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Latest Issue: May/June 18

Online merchandising and the need for Plan B

One of the questions clients often ask me is “How do we add new merchandise, particularly in a new product category?” To me, the answer is a Perpetual Plan B and is one method where you can use web-generated merchandise knowledge to grow the catalogue.

There are many general principles I’ve learned while being a catalogue “consultant”, one of which is that most catalogue companies keep doing what works until it no longer works – the problem is that most don’t have a Plan B to replace what is no longer working.

You may have read how a fire two weeks ago at a factory that supplies parts to the Ford Motor Company forced Ford to shutdown production of the F-150 pickup, North America’s most popular selling vehicle, and lay off 3,600 workers. The plant that caught fire was a non-Ford plant, but obviously one on which Ford’s manufacturing cycle was extremely dependent.

For such an important part of its business, don’t you think Ford would have had a Plan B” in case something like this happened? A Plan B that did not include laying off so many workers? It’s like Budweiser running out of beer cans.

The smart cataloguers recognize that merchandise is the heart of their success, and that they must keep a constant flow of new products coming in. They recognize that even their most popular products get tired, and need replacing. They have an intense program of new product introductions, which is what I call the Perpetual Plan B.

It is this flexibility afforded by merchandising online (web and mobile) that makes this method of merchandising so effective. Sadly, I believe it is often under-utilized by cataloguers and ecommerce companies.

Let’s go back to our previous question of “how do we add new merchandise, particularly in a new product category”? This is a tough question for me to answer because clients expect me to give them a specific formula, using their existing data to find a hidden gem. Plus, they want an answer (such as sell more red pillows) that is immediately successful. I wish it were that easy.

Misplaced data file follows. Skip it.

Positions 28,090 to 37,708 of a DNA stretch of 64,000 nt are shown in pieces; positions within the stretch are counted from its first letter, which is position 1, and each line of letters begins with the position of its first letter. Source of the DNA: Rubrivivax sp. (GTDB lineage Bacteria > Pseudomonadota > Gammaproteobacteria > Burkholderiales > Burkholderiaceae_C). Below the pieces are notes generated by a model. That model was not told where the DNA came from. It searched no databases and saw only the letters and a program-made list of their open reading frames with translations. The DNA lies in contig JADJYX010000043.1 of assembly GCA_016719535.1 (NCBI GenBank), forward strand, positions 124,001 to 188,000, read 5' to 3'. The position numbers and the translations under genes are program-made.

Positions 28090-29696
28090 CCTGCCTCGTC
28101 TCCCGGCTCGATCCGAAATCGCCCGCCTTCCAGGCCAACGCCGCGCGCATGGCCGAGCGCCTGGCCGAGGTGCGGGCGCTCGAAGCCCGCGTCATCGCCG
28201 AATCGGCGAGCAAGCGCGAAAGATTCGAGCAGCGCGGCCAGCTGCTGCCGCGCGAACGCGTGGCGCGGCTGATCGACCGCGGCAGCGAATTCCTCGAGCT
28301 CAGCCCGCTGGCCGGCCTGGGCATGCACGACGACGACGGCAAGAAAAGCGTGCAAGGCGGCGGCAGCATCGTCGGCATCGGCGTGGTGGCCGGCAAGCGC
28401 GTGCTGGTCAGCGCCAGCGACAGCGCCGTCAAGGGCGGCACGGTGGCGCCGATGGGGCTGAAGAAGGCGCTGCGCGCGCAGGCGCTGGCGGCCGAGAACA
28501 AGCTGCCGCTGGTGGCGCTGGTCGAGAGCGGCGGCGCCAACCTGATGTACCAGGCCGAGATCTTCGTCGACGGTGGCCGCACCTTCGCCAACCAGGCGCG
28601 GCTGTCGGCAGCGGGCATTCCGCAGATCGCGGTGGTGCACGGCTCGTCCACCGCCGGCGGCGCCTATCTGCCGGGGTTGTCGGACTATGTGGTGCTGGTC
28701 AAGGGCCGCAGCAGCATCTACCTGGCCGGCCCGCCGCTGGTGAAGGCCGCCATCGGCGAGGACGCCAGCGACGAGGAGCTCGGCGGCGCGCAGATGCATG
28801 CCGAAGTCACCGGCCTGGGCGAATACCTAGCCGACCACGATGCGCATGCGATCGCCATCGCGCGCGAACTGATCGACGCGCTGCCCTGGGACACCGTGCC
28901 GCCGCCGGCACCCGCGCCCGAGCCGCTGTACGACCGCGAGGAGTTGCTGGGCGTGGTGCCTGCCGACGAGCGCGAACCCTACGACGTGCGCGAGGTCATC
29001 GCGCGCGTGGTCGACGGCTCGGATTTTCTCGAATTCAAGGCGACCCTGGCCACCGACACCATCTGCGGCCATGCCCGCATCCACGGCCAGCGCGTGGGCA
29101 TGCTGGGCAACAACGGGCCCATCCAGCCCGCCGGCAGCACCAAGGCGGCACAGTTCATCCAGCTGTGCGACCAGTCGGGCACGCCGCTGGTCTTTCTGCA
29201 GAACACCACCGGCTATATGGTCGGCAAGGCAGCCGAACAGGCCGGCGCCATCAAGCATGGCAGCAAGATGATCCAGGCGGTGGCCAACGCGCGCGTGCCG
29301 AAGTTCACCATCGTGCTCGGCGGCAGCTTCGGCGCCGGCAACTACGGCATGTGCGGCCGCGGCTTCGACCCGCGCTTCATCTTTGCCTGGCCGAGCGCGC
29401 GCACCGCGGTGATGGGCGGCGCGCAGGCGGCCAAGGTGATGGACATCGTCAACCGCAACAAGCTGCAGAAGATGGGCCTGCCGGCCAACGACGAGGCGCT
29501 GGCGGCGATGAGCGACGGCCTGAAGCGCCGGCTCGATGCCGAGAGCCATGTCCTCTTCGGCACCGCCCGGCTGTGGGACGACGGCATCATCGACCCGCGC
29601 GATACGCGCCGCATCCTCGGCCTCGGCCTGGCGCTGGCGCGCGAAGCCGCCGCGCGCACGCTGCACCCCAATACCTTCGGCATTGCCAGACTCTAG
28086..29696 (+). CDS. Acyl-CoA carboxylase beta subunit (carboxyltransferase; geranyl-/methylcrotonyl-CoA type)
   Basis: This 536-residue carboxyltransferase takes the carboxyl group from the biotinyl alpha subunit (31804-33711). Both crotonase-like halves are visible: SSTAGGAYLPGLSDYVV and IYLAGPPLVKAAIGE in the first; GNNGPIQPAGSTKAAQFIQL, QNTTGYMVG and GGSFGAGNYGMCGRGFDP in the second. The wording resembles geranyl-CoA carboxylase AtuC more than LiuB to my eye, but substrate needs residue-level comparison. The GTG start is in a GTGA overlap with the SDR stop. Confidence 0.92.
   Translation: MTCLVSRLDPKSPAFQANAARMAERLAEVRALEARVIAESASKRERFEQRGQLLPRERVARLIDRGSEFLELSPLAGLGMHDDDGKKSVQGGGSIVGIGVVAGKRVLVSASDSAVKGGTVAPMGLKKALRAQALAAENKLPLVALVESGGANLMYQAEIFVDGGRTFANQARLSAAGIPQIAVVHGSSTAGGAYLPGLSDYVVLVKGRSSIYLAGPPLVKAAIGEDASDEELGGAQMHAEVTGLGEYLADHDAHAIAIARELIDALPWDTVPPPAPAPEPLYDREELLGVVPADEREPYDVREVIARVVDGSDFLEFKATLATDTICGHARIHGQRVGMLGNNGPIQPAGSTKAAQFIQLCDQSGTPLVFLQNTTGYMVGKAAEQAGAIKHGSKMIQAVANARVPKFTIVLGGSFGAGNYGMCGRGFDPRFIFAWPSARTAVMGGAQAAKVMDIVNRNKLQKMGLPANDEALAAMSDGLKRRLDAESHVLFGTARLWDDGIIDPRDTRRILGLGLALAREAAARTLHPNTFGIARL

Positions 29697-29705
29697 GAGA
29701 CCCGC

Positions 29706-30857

Let’s be honest – most of you don’t put any resources into new product or merchandise R&D. You know you should, but you believe that your success rate with new products is better when you just wing it and select products based on gut instinct, rather than actually doing research into what your customer needs/wants.

The usual cycle is that one of your merchants spots something they think is fabulous at a show or on a trip overseas. They bring it back, you look it over and decide, “Yes, let’s run with this.” Jumping on this new product or product category is Plan A. But you believe in the desirability and sales potential of this product (or new product category) so much, you fail to think about Plan B at the same time.

Here’s an example. I read the other day that in their first year of business, Beard Bro did $1 million in sales on their website and Amazon selling the product below, a “tool” to help you shave around your beard.

But by 2017, sales fell to $127,000. The reason? The product was simply a piece of plastic, which was easy for competitors to copy and sell on Amazon. Beard Bro has since scrambled to put together Plan B and has developed a line of beard shampoos and colognes, but I’m sure they never expected the loss of sales they experienced on their initial product.

That’s one of those traps of selling on Amazon that the Amazon consultants never tell you about. But that’s another story….

So, what does this have to do with merchandising online? Everything.

In the “old” catalogue days, new product introductions revolved around a new drop of the catalogue. Merchants had only so much space to play with for the introduction of new products. They had to protect sales from existing products that were known winners, but they also had to take some chances to introduce new products. So, they had to be selective and pick the ones which they thought would do well.

That was before the incessant, omnipresent competition which exists on the web today. Not only do you still have competition from other catalogues, but you’ve got hundreds of competitive websites, and of course Amazon. Something must change.

In my opinion, the old way of introducing a limited selection of new products, based on the merchants’ understanding of the products are over. Today it is “partly” a numbers game, especially in hard goods. (We are going to come back to why “partly” is in quotes in a minute). Whereas one or two versions of a new product in the past may have sufficed, today you need to be thinking about Plan B right from the start and introduce five to ten versions of a new product – but online first, and only online. Let the customer tell you which ones are good or bad – and drop the ones which aren’t selling. It is a perpetual Plan B.